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I've recently completed my high school. I want to read topology. How should I begin and from where should I begin?

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  • $\begingroup$ While you wait for knowledgeable people to answer, I recommend watching this video by 3blue1brown, about an unsolved problem in topology and the elegant solution of a weaker formulation of said problem $\endgroup$ – RGS Jun 6 '17 at 12:27
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    $\begingroup$ @RSerrao Thank you so much for the recommendation. I already watched the video regarding the four point problem. $\endgroup$ – Ananyo Bhattacharya Jun 6 '17 at 12:31
  • $\begingroup$ @AnanyoBhattacharya From your name, I think you are from my state. If you have no idea of rigor, first read any good text book of Real analysis, then read Munkres- Topology, that would be enough for starting topology. $\endgroup$ – MAN-MADE Jun 6 '17 at 12:38
  • $\begingroup$ Your questions show, that you are also interested in other things. So perhaps it makes more sense to study mathematics from the beginning. $\endgroup$ – Dietrich Burde Jun 6 '17 at 12:42
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    $\begingroup$ Yes, first study the basics needed for topology, like calculus, metric spaces, geometry, set theory, analysis etc. Your current questions show what you are thinking about. $\endgroup$ – Dietrich Burde Jun 6 '17 at 12:44
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I don't think this is very reasonable to begin to study topology just after high school, as you will feel you need a bit more background. If you feel comfortable with calculus, I would advise the wonderful Introduction to topological manifolds by John Lee, which is extremely clear and well-written, and contains very good material.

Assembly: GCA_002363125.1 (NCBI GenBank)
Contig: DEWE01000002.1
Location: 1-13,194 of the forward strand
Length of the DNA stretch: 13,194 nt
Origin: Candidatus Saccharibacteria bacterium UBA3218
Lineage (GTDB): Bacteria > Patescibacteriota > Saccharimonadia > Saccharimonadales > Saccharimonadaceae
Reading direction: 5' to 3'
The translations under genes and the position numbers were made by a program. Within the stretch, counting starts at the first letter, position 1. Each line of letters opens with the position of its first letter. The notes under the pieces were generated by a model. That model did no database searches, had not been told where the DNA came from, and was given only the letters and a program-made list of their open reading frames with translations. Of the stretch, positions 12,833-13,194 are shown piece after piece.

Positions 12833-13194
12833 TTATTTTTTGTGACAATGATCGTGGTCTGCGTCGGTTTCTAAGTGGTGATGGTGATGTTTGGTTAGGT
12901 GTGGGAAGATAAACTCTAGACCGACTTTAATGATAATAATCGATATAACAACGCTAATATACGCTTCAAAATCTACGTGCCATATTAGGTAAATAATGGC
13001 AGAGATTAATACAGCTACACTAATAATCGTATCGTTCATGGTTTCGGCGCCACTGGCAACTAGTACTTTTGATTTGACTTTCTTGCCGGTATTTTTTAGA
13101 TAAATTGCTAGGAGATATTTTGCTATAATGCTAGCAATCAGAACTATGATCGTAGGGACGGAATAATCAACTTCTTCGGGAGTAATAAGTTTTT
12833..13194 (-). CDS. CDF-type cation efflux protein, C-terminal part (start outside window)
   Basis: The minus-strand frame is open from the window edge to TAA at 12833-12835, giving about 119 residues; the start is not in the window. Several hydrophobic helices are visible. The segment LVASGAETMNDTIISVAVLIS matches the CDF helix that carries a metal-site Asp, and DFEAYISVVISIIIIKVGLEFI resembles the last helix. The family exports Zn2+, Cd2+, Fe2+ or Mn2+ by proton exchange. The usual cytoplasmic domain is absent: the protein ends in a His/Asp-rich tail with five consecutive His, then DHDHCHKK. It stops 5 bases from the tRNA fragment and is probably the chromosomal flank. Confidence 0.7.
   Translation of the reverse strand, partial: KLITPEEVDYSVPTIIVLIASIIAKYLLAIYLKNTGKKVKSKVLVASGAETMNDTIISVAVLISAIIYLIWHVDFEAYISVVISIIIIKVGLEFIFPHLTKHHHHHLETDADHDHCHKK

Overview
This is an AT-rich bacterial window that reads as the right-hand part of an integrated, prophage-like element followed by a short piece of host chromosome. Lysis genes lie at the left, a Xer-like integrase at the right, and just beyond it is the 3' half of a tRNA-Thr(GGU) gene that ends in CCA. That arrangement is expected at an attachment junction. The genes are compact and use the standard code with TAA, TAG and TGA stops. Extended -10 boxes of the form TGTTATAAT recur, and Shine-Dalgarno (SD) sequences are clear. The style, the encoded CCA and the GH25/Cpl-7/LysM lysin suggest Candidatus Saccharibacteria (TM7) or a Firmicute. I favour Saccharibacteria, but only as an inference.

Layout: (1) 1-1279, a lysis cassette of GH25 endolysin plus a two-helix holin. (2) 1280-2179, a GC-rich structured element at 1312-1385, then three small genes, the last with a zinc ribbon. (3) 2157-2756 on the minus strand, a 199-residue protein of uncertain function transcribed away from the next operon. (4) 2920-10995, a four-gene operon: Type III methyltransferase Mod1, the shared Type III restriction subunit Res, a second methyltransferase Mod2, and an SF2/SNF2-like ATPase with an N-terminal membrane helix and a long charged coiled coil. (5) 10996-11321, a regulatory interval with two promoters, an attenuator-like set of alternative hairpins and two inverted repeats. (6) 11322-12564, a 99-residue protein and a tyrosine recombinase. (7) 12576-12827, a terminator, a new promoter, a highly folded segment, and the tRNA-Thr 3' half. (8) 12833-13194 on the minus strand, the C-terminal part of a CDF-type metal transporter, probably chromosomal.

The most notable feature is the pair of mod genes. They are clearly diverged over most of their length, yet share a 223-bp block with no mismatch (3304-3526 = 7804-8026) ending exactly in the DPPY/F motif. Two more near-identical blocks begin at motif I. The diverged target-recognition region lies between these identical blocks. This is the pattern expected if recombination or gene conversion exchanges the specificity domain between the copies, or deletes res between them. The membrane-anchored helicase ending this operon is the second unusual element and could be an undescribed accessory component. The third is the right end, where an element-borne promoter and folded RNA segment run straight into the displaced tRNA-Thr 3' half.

A bit different but still good is Topology, by James Munkres. It is more "pure topology" oriented but contains many details and many interesting counter-examples, exercices and example. The first chapter is also giving you necessary background in set theory which can be useful. Good luck !

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  • $\begingroup$ Do I need to study vector calculus or tensor as a prerequisite for studying topology? $\endgroup$ – Ananyo Bhattacharya Jun 6 '17 at 12:34
  • $\begingroup$ You don't need tensor at all ! On the other hand, a bit of knowledge of multivariable calculus can be useful (but absolutely not necessary) for Lee. And I think Munkres does not ask any prerequisites, so maybe you should begin by this (but I think Lee's book is perfect, so maybe give it a try :) ) Another argument in favor of Lee : its author is on this website and sometimes answering to questions :) $\endgroup$ – user171326 Jun 6 '17 at 12:37
  • $\begingroup$ My only complaint against Lee's book is that I didn't find it general enough, but it's a very good (really) introductory book. $\endgroup$ – YoTengoUnLCD Jun 6 '17 at 13:30
  • $\begingroup$ @YoTengoUnLCD : sure but it would be silly to give a very formal book for study topology first (e.g Bourbaki), I think it is the good balance. $\endgroup$ – user171326 Jun 6 '17 at 14:30
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Basic Topology by Armstrong. For me it was an awesome experience to read it. very inspiring!

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Not really a book recommendation, but...

I know at least one math PhD whose first college math course was point set topology. She caught the math bug because of this class. It's an odd thing to study first, but it can be done - introductory point set topology can be a nice introduction to mathematical definitions and proofs, and doesn't require much knowledge other than some naive set theory.

The reason it might be "odd" is that a lot of the definitions will seem arbitrary and unmotivated. The topic also likely won't have much to do with the interesting part that has drawn you to the subject in the first place. Those require getting to "algebraic topology," which really does require more knowledge of undergraduate math.

I can't make a good book recommendation for "point set topology," (often called "general topology") but there are books out there, and plenty of information online.

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